Gee… Wonder Why We’re Waiting to Plant Annuals

May Day at tea time.

May Day at tea time.


The average last frost date in Colorado Springs is May 15th. That means we might see five years with no frost after May Day, another year with the last frost on Cinqo de Mayo, and then — whoops, look out — a frost on the last day before June.

Many “old timers” never would plant annuals outdoors until after that first weenie roast over Memorial Day weekend.

I’ve even heard tell of a Mother’s Day blizzard.

So hold on to your posies and tomatoes. Even if the frosts are over, the ground is cold and the nights are chilly. One colloquial favorite of mine: Put out tender plants when the new oak leaves are the size of a squirrel’s ear.

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For the Time Being

For most of us, winter watering means dragging a hose.

For most of us, winter watering means dragging a hose.

It’s still devastatingly dry. In oreder to keep plants, shrubs, lawn, and soil alive in your Eastern Colorado landscape, you’ll more than likely need to water.

Here are some tips:

  • The best way to know if you need to water, is to poke a blade six inches into the soil, open a wedge and feel it. If it feels moist or is frozen, no need to water.
  • Check your soil at least every three weeks.
  • Don’t rely on a little bit of snow to do the trick. It often takes 10 inches of snow to equal one inch of rain.
  • Water when the temperature is above 40 degrees.
  • The best hours of the day for watering are usually between 10:00 AM and 2:00 PM. However, on very warm days, that window may be bigger.

Your neighbors, your wife, or your best friends might ask, “Why are you watering? Everything’s dead!”

That’s a perfect time to shine your intelligence. “They’re not dead. They’re dormant.”

There’s a big difference, and you know it.

Why Wait for Fall

I first discovered fall planting about a decade ago. How? Springtime is too busy to plant in my own garden while keeping up with client demands. Summer? Well, it’s just too darned hot for both the planter and the newly planted.

Great things happen after the first of August, however.

First, nights get longer and generally cooler. This means that even if the day is hot, there’s often a respite between dusk and dawn — for garden and gardener alike. Longer, cooler nights help keep moisture in plants and soil. Stress levels go down.

Near the beginning of September, nights have become long enough to trigger changes in plant processes. What we notice takes place above ground — greatly diminished growth, the yellowing of some leaves, and a mellowing and quieting of most blooming activity. What we can’t see: Below the surface, roots are growing.

Growing underground in September, this new installation will start filling in next spring.

The convergence of lower overall stress and root growth make for excellent planting conditions. There is less opportunity for transplant shock. Even better, there is a good chance the new plant will root out in the still-warm soil creating a stronger plant next spring.

Another advantage of fall planting is cost saving. Garden centers regularly offer great bargains to clear their shelves. And, because it’s cooler you won’t be spending as much time and money keeping new plants hydrated.

Most plants benefit from dividing, transplanting, and planting in the early fall — from mid-August to the Autumnal equinox. This includes irises, daylilies, perennials, ornamental grasses, deciduous and evergreen shrubs, and small trees. Some sources say that grasses and evergreens do best if planted in the spring, but I can’t say I’ve found that to be true. Trees may also do quite well if planted after they’ve dropped their leaves in October.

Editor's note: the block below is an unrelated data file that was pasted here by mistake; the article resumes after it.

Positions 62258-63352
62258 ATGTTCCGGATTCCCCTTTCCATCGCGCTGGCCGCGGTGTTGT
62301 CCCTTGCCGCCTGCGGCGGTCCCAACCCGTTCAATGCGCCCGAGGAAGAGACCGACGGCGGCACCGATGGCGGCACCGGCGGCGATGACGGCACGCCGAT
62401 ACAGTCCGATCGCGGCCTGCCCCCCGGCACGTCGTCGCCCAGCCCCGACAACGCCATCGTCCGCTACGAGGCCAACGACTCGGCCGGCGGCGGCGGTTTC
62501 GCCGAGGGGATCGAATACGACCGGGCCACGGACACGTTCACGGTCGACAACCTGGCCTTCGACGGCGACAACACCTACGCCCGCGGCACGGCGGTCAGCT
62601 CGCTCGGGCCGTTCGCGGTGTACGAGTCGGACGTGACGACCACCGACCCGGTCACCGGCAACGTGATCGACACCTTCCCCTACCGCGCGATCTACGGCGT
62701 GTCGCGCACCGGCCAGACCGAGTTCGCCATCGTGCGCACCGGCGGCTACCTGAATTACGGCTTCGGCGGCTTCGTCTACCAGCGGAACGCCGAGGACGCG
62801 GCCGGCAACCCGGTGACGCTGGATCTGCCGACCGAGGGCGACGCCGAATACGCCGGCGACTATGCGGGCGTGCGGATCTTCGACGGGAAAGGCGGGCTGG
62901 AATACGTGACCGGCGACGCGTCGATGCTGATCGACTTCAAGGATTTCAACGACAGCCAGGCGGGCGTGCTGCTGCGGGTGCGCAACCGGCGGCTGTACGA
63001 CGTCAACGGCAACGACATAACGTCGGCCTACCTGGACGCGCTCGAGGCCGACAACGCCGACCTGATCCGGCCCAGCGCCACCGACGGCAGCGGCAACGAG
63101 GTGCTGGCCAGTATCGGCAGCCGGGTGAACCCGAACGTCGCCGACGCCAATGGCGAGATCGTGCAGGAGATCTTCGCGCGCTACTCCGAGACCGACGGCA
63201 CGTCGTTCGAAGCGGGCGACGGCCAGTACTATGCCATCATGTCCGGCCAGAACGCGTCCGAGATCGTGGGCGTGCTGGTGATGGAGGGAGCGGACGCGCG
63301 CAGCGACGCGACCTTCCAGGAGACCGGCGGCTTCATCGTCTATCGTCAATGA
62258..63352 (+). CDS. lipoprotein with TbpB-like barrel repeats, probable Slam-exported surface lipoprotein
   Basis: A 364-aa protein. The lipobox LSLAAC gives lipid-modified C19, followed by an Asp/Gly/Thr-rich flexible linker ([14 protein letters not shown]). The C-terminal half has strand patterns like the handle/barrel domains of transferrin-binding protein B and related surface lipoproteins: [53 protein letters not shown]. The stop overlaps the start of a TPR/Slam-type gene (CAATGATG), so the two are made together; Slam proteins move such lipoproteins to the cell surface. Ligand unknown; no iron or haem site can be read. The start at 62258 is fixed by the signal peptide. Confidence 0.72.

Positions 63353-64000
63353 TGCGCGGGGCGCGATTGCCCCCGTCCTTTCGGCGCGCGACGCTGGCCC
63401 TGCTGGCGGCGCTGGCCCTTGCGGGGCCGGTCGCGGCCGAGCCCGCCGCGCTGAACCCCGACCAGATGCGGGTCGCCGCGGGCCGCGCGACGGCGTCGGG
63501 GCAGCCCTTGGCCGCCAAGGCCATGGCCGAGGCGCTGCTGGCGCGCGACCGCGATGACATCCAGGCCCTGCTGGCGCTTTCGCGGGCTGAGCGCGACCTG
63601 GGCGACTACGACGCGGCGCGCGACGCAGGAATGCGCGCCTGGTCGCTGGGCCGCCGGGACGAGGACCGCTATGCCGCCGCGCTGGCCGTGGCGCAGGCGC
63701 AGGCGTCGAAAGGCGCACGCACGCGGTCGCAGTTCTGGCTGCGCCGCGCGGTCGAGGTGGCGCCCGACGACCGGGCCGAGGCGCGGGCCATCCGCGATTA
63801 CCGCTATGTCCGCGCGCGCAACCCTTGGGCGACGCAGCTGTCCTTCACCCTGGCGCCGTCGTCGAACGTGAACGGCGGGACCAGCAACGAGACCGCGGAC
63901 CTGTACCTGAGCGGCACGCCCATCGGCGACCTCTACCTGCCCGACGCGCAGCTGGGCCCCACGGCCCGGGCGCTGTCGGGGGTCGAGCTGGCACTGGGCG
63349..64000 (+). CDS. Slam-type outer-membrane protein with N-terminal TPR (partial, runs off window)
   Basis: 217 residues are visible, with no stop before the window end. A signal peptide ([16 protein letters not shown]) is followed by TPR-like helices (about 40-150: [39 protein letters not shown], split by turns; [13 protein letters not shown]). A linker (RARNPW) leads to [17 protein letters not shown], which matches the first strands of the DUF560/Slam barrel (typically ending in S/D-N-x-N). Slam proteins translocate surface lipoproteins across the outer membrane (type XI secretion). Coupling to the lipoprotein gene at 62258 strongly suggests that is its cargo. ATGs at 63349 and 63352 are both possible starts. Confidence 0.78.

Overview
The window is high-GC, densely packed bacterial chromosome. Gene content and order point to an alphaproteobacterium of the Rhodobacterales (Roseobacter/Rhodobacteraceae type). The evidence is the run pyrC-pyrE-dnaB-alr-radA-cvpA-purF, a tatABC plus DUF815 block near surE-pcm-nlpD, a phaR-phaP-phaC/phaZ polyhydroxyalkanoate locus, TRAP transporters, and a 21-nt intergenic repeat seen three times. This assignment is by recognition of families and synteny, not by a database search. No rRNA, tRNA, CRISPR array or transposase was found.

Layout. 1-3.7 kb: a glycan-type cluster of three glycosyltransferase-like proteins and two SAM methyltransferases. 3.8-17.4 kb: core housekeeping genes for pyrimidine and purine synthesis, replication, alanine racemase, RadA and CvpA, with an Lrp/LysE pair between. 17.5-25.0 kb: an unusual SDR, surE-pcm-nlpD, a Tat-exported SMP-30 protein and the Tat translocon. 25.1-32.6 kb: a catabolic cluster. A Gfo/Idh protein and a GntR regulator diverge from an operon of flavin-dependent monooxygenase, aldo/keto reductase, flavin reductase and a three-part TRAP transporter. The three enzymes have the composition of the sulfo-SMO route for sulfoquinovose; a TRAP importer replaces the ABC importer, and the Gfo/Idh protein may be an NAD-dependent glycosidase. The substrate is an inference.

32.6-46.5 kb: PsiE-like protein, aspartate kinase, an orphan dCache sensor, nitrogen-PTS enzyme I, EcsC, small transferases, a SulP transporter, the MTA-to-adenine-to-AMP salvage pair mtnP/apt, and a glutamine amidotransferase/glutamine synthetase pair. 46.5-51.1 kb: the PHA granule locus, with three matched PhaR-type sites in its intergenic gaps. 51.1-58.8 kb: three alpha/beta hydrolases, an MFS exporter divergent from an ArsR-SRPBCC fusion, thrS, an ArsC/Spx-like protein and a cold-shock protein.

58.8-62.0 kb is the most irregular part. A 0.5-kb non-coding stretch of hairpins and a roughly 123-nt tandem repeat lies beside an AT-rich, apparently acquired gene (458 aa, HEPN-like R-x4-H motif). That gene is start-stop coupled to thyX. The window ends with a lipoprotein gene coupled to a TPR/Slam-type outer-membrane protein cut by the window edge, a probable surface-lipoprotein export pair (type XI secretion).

You’ll want to get all your planting done by October. Not that all your plants will turn into pumpkins after October 1. It’s just you’ll want time to put in bulbs for spring.

Speaking of bulbs: Have  you placed your orders?

When It’s Too Darned Hot: Tasty Soil, Tender Mulch, and Just Enough Water

Have you felt yourself wilting, lately?

A day in the nineties or triple digits, makes me glad I’m a mobile creature. I can retreat to the shade or the relative cool of an interior. But what happens to plants when the temperatures soar?

Plants, like people, differ in their responses to heat.

As you can imagine, plants which evolved in steamy tropical rain forests and searing deserts survive the heat without much apparent fuss. It’s the plants from temperate zones which stress and cause the gardener to stress even more.

Like afternoon naps for the gardener, one of plants’ heat survival strategies is dormancy. A great example is the natural response of bluegrass varieties. When the heat turns up, bluegrass turns brown and goes to sleep. The water we pour on it through the hottest months isn’t so much to keep it alive, but to keep it cool. As long as irrigation water is evaporating and cooling the lawn, it stays relatively green. According to University of Colorado Extension, a healthy bluegrass lawn can get by on twice weekly irrigation and can survive in dormancy for weeks or even months without irrigation. Once cooler temperatures return, begin regular watering, and the green will follow.

Many flowering annuals take a break in the heat. While they aren’t totally dormant, they save their energy for the opening and closing of stomata, a kind of pore on the undersides of leaves. Perennials that normally bloom in summer’s heat, such as lilies, may wrap up their season in a hurry. When a plant wants to rest from the heat, it’s important to refrain from fertilizing. This is especially true of roses.

The Golden Jubilee Agastache pictured above is in a serious heat wilt. It is also more sensitive to soil moisture than many of the plants around it. I call it a signal plant. When it droops, I watch it as the evening cools. If it perks up, soil moisture is not yet an issue. If it doesn’t, you’ll see a sprinkler out in the morning.